Miss Piggy’s been adopted. (But you can read on to find out what you missed)
With her larger than life personality, her killer karate chops (not to be confused with pork chops) and those big violet eyes (remind you of a certain other movie starlet?), Miss Piggy earned legions of devoted fans during the run of the The Muppet Show in the late 1970s.
Now that she and the rest of the Muppet gang are back in the spotlight with a major motion picture arriving in theatres for Thanksgiving, her Klout index is soaring and she’s poised to become a household name again.
…one of the most revered franchises in Hollywood history. — Pop Watch, Entertainment Weekly cover story, Nov 3, 2011
She can be your very own household resident if you’d like to visit my Fabled Attic shop and nab Miss Piggy herself (her hair’s still in the original netting to keep those curls fresh; she’d be appalled that she’s being seen mid-toilette, but such is life in the public eye). Still in her original packaging, she dates from the heyday of the television show, and is the early, not late version of this particular puppet toy.
Speaking of the first selection of Fisher-Price Dolls offered (1978’s Kermit, Scooter, Fozzie, Rowlf, and Animal dolls and Kermit and Fozzie puppets), the Muppet Central Collectible website notes:
The original Fisher-Price dolls and puppets are some of the best Muppet toys that have been produced. All five of the original dolls and the two puppets are classics and should be part of everyone’s collection. Even though it takes considerable more work to find these dolls in their original boxes, they display beautifully and are much more valuable in their original boxes from the late seventies.
Miss Piggy appeared in 1979 (The box says Fisher-Price was owned by the Quaker Oats Company. Who knew?):
Fisher-Price’s original line continues with the Miss Piggy puppet, the first Piggy doll ever produced, with a nice vinyl head and blonde hair. It’s hard to find any today that don’t have mangled hair. [NOTE: Mine has perfect hair!]
This puppet was interestingly released in two different boxes, one was taller with[out] cellophane and an open front (like the other Fisher-Price dolls). The later box was a little smaller, had cellophane, and it was enclosed all-around. A lot of people were playing with Piggy excessively at the store so they changed the box design so she became a harder to reach without opening the box. — Muppet Central Collectibles
This particular Miss Piggy is from the early box version — and is still sitting in her [worse-for-wear] open-front box.. Additionally, I’ll mention that she would be appalled to have mangled hair; this Miss Piggy is still wearing the original netting that holds her porkscrew curls in perfect place. As generally noted with these dolls, her urethane foam filling has deteriorated, but she still looks good on the outside! (I feel the same way some days…)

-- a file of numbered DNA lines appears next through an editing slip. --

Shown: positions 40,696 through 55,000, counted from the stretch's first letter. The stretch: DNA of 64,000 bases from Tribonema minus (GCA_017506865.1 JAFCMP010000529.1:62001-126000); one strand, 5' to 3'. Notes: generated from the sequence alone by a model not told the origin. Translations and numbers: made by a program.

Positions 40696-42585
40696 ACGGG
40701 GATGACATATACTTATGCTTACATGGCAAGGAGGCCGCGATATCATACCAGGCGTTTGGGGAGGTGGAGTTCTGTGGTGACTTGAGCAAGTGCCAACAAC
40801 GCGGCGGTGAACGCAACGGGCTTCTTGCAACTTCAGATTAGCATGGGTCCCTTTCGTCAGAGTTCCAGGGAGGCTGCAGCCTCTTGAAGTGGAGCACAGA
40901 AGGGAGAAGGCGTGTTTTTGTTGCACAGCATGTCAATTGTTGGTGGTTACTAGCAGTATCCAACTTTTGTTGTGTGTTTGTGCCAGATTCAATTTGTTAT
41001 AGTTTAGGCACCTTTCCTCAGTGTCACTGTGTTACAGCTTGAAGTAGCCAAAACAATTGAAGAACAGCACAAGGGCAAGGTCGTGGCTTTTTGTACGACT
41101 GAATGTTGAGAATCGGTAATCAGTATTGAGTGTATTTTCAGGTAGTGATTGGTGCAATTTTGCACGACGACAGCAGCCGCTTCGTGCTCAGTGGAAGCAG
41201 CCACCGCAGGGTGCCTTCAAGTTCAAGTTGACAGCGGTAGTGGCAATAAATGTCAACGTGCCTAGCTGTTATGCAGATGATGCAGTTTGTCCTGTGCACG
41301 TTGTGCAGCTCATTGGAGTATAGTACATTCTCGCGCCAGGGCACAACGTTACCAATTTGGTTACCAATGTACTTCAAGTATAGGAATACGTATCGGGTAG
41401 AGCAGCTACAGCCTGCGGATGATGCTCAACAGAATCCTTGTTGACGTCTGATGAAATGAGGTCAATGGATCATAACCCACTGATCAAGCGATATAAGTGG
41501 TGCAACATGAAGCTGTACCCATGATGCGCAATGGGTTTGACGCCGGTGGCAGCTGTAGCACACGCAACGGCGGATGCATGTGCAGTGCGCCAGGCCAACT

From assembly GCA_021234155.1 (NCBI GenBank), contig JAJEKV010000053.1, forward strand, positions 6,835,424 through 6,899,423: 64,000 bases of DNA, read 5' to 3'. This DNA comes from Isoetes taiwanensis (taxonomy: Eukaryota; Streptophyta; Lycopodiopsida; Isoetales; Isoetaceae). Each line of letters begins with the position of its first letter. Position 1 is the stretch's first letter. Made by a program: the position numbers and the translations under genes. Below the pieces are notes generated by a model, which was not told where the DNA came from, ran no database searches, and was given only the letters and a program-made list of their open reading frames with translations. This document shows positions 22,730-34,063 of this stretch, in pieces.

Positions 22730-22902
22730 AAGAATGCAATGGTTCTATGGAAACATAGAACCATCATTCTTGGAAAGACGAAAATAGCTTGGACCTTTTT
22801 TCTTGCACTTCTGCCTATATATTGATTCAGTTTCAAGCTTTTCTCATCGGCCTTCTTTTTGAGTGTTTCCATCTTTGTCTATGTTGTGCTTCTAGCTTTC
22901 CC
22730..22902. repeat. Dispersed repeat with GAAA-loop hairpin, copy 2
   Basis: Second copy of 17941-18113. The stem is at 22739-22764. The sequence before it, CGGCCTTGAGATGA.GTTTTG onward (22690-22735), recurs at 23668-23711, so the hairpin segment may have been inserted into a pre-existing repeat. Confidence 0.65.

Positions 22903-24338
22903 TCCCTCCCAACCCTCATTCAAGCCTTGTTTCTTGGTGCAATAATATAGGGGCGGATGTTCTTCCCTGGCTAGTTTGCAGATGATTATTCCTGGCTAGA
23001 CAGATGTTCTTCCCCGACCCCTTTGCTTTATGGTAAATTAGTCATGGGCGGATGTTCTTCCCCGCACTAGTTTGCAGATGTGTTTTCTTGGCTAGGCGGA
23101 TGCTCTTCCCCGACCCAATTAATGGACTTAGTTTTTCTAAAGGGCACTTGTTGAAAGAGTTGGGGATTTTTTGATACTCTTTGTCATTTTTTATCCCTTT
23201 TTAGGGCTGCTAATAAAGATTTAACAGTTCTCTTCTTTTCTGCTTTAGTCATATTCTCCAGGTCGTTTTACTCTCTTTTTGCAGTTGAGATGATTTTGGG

To sweeten the deal, I’ll throw in:
- My very rare (I’m assuming, since you had to mail something in to get it) Muppet Fan Club Membership certificate (I never filled in my name, so feel free to put yours in the indicated space to show your devotion. Miss Piggy can help you; as you’ll see on the form, she is the recording secretary.
- Two Muppet spiral-bound notebooks that I never got around to using when I was in school
- And — so you too can lead a fabulous life like Miss Piggy — Miss Piggy’s tell-all advice book, Miss Piggy’s Guide to Life (Muppet Press/Alfred A. Knopf, 1981, 31 color photographs, more than 80 in black and white). Book still has original paper cover (creased and damaged at edges, has signs of foxing and is beginning to get that “antiqued” yellowing paper look. First edition, third printing.
Do you still have fond memories of the Muppets, or are you one of the new generation that is discovering them for the first time? I took my kids to the Smithsonian where they met the original Kermit the Frog and other Henson inspirations. There was recognition, but not the sentimental “aw, look!” that ought to burst out when one comes face to face with Kermit himself.
I think we’ll probably have to go see the newest Muppet Movie and see what those beloved creatures are up to these days. How about you? Want to share some popcorn?
If you want to check out these Muppet Collectibles, click over to the Fabled Attic shop at Etsy. See you at the movies!
2 thoughts on “Miss Piggy – SOLD”
Great presentation of such a great collectible! I had no idea you were such a devoted Miss Piggy fan. I had kind of a thing for Kermit but a soft spot for Oscar.
You know, I actually never liked Miss Piggy at all; I found her obnoxious and didn’t like the way that she treated Kermit. This little piggy was purchased for my grandmother (who did like Miss Piggy). My mom held on to it all these years thinking it would be a valuable collectible someday. I just want it to find a good home!